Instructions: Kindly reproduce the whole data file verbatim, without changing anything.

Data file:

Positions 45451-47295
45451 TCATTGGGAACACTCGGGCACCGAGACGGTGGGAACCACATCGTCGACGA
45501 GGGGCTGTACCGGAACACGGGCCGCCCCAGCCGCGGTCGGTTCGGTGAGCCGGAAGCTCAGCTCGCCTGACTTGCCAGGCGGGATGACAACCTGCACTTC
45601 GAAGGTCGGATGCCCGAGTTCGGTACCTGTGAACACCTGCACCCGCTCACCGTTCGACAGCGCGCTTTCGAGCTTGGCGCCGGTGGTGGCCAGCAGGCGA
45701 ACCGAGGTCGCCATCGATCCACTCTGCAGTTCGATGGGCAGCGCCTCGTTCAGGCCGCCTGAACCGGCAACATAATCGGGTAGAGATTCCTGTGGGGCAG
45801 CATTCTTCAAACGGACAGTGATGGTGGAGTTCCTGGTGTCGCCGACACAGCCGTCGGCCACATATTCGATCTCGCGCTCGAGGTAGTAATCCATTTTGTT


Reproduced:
Positions 45451-47295
45451 TCATTGGGAACACTCGGGCACCGAGACGGTGGGAACCACATCGTCGACGA
45501 GGGGCTGTACCGGAACACGGGCCGCCCCAGCCGCGGTCGGTTCGGTGAGCCGGAAGCTCAGCTCGCCTGACTTGCCAGGCGGGATGACAACCTGCACTTC
45601 GAAGGTCGGATGCCCGAGTTCGGTACCTGTGAACACCTGCACCCGCTCACCGTTCGACAGCGCGCTTTCGAGCTTGGCGCCGGTGGTGGCCAGCAGGCGA
45701 ACCGAGGTCGCCATCGATCCACTCTGCAGTTCGATGGGCAGCGCCTCGTTCAGGCCGCCTGAACCGGCAACATAATCGGGTAGAGATTCCTGTGGGGCAG
45801 CATTCTTCAAACGGACAGTGATGGTGGAGTTCCTGGTGTCGCCGACACAGCCGTCGGCCACATATTCGATCTCGCGCTCGAGGTAGTAATCCATTTTGTT